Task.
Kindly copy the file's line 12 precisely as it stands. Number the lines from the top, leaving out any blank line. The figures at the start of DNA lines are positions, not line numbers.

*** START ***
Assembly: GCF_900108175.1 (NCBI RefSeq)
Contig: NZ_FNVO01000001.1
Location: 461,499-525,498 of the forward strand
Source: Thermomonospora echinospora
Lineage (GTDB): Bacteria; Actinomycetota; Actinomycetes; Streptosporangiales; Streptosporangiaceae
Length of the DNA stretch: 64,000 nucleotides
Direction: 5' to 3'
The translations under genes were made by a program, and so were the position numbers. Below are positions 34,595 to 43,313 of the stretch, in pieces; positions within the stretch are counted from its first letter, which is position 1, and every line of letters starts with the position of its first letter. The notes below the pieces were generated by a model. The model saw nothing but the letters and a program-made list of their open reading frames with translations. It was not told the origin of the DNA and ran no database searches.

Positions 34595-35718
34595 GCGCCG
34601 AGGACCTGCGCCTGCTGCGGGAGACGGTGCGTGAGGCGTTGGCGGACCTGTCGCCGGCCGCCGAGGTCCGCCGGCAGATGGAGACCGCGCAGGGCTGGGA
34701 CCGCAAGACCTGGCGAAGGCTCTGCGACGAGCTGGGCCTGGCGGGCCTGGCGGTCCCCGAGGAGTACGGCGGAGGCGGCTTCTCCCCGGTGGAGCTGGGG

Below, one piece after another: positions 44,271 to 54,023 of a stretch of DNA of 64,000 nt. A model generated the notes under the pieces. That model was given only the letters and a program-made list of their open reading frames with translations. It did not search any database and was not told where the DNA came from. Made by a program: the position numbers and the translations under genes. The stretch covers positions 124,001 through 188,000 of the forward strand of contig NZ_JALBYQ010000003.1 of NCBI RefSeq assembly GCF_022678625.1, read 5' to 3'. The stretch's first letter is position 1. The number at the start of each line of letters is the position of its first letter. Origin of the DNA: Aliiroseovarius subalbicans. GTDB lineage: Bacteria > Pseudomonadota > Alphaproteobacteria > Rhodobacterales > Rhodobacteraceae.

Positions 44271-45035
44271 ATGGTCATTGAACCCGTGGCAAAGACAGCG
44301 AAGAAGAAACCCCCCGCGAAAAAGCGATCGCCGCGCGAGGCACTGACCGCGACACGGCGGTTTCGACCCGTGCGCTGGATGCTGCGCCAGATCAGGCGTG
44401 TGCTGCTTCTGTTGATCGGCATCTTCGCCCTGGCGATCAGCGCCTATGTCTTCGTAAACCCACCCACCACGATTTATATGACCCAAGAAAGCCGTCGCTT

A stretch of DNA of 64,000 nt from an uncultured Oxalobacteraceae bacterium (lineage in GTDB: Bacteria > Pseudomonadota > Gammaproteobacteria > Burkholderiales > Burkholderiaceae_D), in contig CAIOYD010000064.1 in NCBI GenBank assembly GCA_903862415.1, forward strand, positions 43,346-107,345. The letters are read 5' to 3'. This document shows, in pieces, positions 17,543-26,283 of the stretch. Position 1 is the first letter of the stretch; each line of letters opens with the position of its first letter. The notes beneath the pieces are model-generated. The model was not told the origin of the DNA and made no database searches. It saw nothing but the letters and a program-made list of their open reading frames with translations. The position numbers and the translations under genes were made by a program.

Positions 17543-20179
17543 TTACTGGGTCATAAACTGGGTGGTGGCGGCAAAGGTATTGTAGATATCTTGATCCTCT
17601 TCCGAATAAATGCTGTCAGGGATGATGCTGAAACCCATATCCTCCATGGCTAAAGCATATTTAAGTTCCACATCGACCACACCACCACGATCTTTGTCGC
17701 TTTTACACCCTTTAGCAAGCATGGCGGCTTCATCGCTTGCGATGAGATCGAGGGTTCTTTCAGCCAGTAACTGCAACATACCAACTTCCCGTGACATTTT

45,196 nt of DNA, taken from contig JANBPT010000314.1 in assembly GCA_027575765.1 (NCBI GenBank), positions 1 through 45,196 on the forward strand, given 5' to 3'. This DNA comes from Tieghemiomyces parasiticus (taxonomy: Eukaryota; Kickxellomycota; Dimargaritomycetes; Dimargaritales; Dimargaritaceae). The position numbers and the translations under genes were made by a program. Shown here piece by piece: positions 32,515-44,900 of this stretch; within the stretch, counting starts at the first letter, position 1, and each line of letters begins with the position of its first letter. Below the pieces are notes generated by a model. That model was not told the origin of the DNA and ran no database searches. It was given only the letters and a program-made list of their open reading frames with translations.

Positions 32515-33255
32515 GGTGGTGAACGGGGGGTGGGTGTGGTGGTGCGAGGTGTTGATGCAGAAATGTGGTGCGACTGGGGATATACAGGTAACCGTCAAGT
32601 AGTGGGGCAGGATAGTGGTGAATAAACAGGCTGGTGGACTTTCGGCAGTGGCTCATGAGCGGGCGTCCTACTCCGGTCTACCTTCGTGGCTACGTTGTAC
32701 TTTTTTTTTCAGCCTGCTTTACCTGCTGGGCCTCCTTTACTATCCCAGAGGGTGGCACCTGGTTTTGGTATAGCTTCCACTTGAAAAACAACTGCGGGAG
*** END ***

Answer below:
34701 CCGCAAGACCTGGCGAAGGCTCTGCGACGAGCTGGGCCTGGCGGGCCTGGCGGTCCCCGAGGAGTACGGCGGAGGCGGCTTCTCCCCGGTGGAGCTGGGG